Contrary to what many believe, the possibility of US intervention in the Syrian crisis will undoubtedly increase US pressure on Israel to solve the Palestinian conflict.
The decision by the Barack Obama administration on June 13 to inform Congress of its assessment that chemical weapons have been used multiple times by the Syrian regime is the clearest indication yet that Washington will become more deeply involved in the conflict. In a situation so reminiscent of the US intervention in Iraq, American officials most certainly will be calculating the political costs of such a decision.
Obama’s belated decision to arm the rebels and encourage other parties to possibly share in creating a no-fly zone in Syria will be welcomed by the rebels and Sunni Arab leaders. A considerable portion of the Arab population, however, is likely to be angered by Americans once again intervening in the affairs of a sovereign Arab country. As with Iraq, the single most-repeated phrase will be "double standard." Various Arab thinkers and commentators as well as demonstrators will ask this simple question: Why intervene in a civil war while refraining from taking a serious position in the 46-year-old military occupation by a US ally?
In the days and weeks prior to the Iraqi invasion, a number of US allies, including the United Kingdom, insisted that parallel to the war against the regime of Saddam Hussein, the United States would have to engage much more seriously with its ally Israel.
In the months leading up to the invasion, as well as during the first years of the war and occupation, the George W. Bush administration did, indeed, increase pressure on Israel. Secretary of State Condoleezza Rice made numerous visits to Israel, endorsed the road map and publicly supported the creation of “an independent contiguous and viable Palestinian state.” The pressure resulted among other things in Israeli Prime Minister Ariel Sharon’s decision to withdraw from Gaza in 2005, and later, Prime Minister Ehud Olmert’s serious discussions with Palestinian President Mahmoud Abbas on the details of a settlement of the Palestinian-Israeli conflict. The negotiations were close to a resolution when Olmert was forced to resign because of a corruption indictment. Many people, including Olmert, have argued that the scandal was fabricated to derail his efforts. Olmert has since largely been vindicated of most of the accusations that led to his resignation.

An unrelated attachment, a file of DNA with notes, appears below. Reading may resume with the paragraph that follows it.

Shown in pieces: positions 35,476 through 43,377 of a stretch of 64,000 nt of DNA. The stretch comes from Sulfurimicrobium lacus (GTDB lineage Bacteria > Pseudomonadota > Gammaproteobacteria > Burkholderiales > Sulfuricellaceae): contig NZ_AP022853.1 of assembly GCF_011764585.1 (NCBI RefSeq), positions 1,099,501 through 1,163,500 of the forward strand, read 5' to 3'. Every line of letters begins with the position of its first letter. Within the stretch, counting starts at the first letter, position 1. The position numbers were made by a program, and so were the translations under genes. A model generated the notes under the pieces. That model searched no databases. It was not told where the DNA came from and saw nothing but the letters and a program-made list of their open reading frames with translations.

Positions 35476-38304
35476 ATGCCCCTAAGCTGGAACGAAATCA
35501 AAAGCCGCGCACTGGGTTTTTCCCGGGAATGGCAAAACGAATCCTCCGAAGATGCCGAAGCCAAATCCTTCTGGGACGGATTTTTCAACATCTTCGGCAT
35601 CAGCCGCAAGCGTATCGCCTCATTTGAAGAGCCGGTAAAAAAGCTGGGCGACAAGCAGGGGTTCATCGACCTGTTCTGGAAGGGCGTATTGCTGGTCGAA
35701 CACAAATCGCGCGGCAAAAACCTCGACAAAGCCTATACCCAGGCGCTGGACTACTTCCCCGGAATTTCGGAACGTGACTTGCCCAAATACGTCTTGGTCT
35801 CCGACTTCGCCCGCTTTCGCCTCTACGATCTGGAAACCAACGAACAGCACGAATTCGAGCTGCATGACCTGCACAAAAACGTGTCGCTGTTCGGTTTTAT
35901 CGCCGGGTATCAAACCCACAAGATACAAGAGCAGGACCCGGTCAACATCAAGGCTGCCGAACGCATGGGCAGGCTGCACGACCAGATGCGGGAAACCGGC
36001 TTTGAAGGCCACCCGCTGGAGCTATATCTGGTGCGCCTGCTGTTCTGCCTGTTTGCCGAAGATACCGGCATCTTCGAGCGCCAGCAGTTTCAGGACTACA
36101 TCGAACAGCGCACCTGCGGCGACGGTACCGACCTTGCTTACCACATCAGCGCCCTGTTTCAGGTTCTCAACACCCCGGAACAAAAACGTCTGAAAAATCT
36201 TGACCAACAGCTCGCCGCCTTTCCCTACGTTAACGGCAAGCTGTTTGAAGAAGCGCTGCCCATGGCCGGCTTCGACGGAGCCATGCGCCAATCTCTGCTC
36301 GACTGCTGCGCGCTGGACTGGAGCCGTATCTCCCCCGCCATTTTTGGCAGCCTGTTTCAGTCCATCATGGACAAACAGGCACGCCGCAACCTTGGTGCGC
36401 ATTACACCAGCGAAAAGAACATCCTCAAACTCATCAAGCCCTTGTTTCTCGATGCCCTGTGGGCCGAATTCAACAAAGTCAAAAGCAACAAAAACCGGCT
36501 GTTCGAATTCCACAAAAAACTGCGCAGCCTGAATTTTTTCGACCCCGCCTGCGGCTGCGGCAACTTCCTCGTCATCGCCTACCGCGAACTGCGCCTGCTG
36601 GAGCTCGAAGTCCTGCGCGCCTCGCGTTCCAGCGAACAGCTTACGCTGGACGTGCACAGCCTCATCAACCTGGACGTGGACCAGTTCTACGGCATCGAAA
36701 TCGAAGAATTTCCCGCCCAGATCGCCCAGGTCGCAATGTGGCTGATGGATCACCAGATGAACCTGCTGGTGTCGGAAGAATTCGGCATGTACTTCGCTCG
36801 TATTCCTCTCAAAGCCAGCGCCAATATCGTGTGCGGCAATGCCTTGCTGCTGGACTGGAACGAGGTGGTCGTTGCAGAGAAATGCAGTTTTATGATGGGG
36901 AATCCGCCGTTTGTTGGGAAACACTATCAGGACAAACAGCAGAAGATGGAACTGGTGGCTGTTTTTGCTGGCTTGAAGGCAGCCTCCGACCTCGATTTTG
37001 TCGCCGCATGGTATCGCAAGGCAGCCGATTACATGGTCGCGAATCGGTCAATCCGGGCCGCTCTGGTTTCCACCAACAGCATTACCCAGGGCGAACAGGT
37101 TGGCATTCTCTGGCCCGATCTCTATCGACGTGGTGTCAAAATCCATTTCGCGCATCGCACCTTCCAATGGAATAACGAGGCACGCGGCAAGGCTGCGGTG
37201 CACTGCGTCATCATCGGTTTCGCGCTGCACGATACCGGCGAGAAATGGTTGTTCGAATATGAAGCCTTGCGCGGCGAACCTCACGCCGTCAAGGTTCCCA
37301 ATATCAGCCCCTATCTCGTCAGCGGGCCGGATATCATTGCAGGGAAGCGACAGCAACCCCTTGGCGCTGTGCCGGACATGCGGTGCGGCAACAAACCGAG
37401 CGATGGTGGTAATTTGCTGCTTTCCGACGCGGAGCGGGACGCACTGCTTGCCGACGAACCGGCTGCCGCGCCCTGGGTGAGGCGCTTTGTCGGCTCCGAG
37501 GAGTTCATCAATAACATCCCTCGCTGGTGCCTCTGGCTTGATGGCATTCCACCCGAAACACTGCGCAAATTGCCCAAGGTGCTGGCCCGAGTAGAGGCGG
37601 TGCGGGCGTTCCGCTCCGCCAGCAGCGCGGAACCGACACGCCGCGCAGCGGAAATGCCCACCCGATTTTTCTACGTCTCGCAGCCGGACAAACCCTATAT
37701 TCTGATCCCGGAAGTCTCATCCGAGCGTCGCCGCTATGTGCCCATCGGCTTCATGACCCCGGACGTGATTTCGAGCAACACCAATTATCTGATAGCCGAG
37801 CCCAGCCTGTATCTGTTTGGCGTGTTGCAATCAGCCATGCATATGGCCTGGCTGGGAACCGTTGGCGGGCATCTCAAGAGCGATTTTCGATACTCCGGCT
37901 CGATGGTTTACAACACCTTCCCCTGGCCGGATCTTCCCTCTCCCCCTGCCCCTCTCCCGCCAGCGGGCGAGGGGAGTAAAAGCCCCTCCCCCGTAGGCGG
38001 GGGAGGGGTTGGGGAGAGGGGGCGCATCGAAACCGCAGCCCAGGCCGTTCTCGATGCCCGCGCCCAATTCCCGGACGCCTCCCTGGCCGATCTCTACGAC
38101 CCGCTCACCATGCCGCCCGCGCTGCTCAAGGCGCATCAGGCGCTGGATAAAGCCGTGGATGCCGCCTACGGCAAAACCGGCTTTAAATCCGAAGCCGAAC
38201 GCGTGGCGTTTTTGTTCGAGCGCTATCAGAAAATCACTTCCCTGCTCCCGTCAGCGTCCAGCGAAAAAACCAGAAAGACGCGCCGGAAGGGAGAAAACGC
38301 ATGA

The decision this month by Secretary of State John Kerry to delay an unprecedented fifth visit to the Middle East in as many months has given rise to speculation that the Washington peace offensive has hit a roadblock. With Israeli Deputy Defense Minister Danny Danon boasting that the two-state solution has not been discussed in the Cabinet, and if discussed would be defeated in a vote, it seemed pointless for Kerry to talk about restarting Israeli-Palestinian talks. Even the idea of a symbolic release of some 100 Palestinian prisoners detained before the Oslo Accords seems to have been rejected by Israel, which indicated that only 50 of the 107 might be released if talks were to restart.
President Obama's multilateral approach to any intervention in Syria will mean that US diplomats will have to work hard at patching together a coalition of Western and Arab countries. Such a coalition, like the one Bush assembled in 2002, will not remain united unless the United States takes a much stronger position on the need to end the Israeli occupation. Since the start of Obama's second term, the Obama-Kerry team has relied on a charm offensive to try to convince Israelis and US Jews to take a chance for peace. The idea of using the carrot but no stick has proven to be a failure thus far.
Meanwhile, announcements of settlements and new construction continue. The arrogance of the Israeli attitude illustrates that carrots without sticks are unlikely to work. If the United States wants to create a successful coalition that will eventually produce the fall of the Assad regime, it will have to use some tough love with its closest ally in the region. The failure to produce concrete results on the ground will weaken any European and Arab involvement in the Syrian theater.
Daoud Kuttab is a contributing writer for Al-Monitor's Palestine Pulse. A Palestinian journalist and media activist, he is a former Ferris Professor of journalism at Princeton University and is currently the director-general of Community Media Network, a not-for-profit organization dedicated to advancing independent media in the Arab region. On Twitter: @daoudkuttab